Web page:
That's exciting news for our environment. With fears of materials running out to generate electricity, costs rising, and the associated pollution to the atmosphere creating global warming, people need to find another way to go forward.
Solar panel electricity systems capture the sun's energy using photovoltaic cells. The cells convert the sunlight into electricity, which can be used to run household appliances and lighting. Although direct sunlight creates the most power, they can still generate some electricity on a cloudy day. Solar electricity is a clean renewable energy and doesn't release any harmful carbon dioxide or other pollutants. A typical home solar PV system could save over a tonne of carbon dioxide per year, which is more than 30 tonnes over its lifetime.
To power the whole country, the United Kingdom would need solar panels on every rooftop. The technology is still quite expensive and any change involves expense and adaptability. I guess your country faces the same problems.
All we need is money and a willingness to adapt to change.
My husband doesn't indulge in computer matters. He told me it was an expensive hobby, seeing as I sell so few novels. That stung, I can tell you. The truth always hurts.
I hate change, and this, added to my husband's disapproval, made me wonder if the whole thing was worthwhile. Maybe I should think about retiring gracefully and give up the activity that has become part of my life over the last eight years.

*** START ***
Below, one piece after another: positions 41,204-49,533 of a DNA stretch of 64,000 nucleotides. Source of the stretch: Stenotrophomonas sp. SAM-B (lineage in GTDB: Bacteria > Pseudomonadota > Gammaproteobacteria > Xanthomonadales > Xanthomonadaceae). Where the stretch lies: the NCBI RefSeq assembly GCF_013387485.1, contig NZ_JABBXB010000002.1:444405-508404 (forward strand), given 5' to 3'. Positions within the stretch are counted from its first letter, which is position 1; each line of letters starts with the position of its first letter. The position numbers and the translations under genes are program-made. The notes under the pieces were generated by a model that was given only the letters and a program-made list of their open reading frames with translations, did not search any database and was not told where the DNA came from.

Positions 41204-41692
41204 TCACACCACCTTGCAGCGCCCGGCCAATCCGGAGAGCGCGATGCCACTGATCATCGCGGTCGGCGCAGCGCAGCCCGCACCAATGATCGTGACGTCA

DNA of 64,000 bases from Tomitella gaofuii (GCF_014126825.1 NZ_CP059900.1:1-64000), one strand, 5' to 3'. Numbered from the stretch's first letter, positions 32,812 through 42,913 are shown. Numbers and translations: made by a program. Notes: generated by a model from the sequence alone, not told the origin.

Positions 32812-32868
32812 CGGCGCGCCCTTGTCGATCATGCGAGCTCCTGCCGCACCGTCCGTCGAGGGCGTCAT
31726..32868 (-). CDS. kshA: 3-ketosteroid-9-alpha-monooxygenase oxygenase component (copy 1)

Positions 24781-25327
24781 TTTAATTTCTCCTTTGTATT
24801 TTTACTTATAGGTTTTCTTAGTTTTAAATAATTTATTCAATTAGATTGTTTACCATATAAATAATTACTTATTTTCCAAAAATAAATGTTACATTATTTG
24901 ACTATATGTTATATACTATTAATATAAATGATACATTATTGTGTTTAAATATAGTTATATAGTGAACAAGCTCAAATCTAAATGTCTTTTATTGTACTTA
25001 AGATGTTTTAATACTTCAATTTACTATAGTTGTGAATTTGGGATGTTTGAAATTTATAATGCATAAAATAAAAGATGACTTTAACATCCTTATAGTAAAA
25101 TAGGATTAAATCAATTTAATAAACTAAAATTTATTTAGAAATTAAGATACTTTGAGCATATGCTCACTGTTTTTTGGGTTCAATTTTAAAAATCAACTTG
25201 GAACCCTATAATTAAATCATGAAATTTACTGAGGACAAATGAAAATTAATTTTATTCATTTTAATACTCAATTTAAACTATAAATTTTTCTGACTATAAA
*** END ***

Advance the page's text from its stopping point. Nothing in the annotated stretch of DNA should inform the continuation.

I gritted my teeth and ordered a refurbished later model, as well as a PC man to handle the switch. We're cutting back on all expenses like food, services etc to carry us through to the next pension payment. Change is painful and awkward. I had to learn how to work a new machine and at the same time I lost my email service because of a blunder at Yahoo. Things built up until I released my worry in secret tears. One comment on Google+ shocked me. The person said, 'Get over it. Get with the times'.
I don't blame them. They have no empathy with an older person's reluctance to change or lack of funds. It seems to me the elderly know more than youngsters. A lifetime's knowledge is stored in an oldie's brain as well as the latest stuff, whereas a young person dismisses what happened before they were born as irrelevant.
So change is awkward. Change is expensive. Change is hard to face. But we need to bend in its force rather than stay rigid and risk snapping.